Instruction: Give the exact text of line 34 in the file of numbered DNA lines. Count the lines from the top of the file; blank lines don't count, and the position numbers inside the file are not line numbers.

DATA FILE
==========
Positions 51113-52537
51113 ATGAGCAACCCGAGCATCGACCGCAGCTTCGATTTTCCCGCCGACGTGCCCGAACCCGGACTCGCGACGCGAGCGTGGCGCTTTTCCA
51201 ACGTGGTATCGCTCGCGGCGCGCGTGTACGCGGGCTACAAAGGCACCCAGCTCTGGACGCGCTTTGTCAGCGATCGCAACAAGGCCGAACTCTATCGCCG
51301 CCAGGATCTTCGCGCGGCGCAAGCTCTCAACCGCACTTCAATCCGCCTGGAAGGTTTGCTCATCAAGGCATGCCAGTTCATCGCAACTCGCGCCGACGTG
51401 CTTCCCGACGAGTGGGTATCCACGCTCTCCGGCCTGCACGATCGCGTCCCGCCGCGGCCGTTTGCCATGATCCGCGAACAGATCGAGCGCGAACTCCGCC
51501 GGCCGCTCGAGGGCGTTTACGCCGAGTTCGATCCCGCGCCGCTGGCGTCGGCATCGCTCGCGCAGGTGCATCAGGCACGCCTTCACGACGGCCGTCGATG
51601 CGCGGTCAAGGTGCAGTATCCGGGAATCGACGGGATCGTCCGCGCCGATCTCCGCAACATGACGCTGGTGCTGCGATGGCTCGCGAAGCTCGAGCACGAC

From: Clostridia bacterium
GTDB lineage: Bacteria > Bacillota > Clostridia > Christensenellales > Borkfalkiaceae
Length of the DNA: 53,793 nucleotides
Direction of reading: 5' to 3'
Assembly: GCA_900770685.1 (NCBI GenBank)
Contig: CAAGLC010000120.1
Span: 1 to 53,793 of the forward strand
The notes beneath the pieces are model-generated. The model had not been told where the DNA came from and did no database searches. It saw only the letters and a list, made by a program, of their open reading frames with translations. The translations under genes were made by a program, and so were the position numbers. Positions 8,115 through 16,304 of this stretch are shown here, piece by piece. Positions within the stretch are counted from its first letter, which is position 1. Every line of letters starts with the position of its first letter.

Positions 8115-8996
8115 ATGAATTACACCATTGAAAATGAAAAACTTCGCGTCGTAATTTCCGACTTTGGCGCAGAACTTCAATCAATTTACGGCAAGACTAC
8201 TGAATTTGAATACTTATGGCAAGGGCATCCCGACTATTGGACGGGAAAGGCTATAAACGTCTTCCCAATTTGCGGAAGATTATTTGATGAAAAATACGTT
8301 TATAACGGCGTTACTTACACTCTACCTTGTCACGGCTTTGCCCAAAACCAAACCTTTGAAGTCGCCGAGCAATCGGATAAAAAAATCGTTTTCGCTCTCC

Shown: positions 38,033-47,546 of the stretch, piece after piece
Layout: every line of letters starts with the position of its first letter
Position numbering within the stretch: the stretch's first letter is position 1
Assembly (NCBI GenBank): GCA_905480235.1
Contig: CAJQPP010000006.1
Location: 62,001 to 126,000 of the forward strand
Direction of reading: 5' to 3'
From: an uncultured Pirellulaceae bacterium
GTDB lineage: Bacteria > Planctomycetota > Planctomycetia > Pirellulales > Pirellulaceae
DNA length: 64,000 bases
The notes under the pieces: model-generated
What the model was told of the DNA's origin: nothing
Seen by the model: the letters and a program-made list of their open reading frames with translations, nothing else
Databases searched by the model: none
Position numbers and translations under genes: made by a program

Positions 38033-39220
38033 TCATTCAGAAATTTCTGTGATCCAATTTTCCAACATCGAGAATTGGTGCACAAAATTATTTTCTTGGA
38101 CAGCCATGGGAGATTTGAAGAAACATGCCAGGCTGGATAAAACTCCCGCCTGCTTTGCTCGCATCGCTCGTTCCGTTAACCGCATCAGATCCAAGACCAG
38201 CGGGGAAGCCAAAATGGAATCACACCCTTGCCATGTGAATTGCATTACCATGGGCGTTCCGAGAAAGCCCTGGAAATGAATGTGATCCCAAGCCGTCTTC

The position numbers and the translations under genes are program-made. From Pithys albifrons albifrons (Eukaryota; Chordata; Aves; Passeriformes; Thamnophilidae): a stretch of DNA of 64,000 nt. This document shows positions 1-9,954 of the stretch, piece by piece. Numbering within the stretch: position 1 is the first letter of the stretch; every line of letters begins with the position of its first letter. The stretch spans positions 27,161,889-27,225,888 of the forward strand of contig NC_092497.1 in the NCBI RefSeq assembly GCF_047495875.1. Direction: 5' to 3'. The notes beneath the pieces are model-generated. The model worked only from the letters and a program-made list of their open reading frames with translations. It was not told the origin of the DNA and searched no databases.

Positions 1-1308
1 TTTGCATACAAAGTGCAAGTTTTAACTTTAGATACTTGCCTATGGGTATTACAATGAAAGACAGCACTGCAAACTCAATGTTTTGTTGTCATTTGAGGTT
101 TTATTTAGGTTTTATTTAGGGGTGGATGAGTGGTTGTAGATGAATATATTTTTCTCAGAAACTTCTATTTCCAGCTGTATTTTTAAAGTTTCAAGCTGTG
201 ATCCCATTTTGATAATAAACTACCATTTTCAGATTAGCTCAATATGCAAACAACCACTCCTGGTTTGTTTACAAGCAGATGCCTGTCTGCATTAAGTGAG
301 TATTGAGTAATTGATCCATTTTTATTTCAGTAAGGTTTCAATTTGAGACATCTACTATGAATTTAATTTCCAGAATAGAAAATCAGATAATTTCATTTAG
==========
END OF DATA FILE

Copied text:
Position numbers and translations under genes: made by a program